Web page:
Hugh Bonneville’s Olympic Mockumentary Twenty Twelve Comes to BBC America This Week

Downton Abbey star Hugh Bonneville returns to American televisions this week with Twenty Twelve, a very contemporary, exceptionally dry comedy about the organizing committee charged with putting on the 2012 Summer Olympic Games.

Bonneville stars as Ian Fletcher, the harried Head of Deliverance for the London Games. He is joined by a strong ensemble cast, including Peep Show’s Olivia Coleman, Spaced’s Jessica Hynes, I’m Alan Patridge’s Amelia Bullmore, The Thick of It’s Vincent Franklin and Green Wing’s Karl Theobald. It’s also narrated by David Tennant, a guy you may have seen once or twice on Doctor Who.

Twenty Twelve premieres this Thursday, June 28th at 9pm on BBC America with three back-to-back episodes – but here’s where the scheduling gets tricky. The comedy will be moving to its regular timeslot of Saturdays at midnight, where it will join the network’s Ministry of Laughs comedy block starting June 30. BBC America will air both series of the show (13 episodes in total) over the next few weeks.

Click through to take a look at two trailers that ought to give you a pretty good feel for the comedy and its style of humor, as well as an interview with Bonneville in which he tells American audiences what they can expect from the show.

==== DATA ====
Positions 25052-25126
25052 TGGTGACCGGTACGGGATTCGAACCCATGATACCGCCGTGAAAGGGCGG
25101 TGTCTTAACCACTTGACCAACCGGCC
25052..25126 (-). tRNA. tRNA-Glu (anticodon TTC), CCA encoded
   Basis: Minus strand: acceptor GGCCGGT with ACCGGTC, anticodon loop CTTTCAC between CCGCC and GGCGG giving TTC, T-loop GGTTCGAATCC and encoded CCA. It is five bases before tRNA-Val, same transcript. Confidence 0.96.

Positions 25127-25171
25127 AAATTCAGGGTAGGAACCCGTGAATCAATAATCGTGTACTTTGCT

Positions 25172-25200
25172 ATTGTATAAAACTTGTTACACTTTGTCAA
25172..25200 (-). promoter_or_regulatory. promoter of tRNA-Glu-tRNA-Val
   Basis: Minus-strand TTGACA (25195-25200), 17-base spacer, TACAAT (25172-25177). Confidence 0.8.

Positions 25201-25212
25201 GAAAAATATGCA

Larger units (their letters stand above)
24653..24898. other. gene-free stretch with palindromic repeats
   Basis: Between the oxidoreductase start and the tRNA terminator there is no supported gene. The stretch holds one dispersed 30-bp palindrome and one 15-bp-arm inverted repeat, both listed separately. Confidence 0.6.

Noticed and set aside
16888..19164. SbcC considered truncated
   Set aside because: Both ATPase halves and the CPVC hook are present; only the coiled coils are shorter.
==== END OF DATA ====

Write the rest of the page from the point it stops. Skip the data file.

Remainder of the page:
If you liked the original UK version of The Office – you’ll probably love Twenty Twelve, which features the same biting wit, general situational hilarity and occasional (hilarious) cruelty, in a slightly different setting. The comedy focuses on the hapless team of individuals charged with preparing London for the games, and takes great pleasure in skewering disorganized bureaucracies and the people who work within them. And needless to say, it’s really, really funny.

Trailer 1:

TWENTY TWELVE Hugh Bonneville Olympics New Series Trailer

Trailer 2: (Bonneville fans particularly will want to see this one!)

Hugh Bonneville New Series TWENTY TWELVE Trailer

Hugh Bonneville Talks Twenty Twelve: What Can American Viewers Expect:

Thoughts?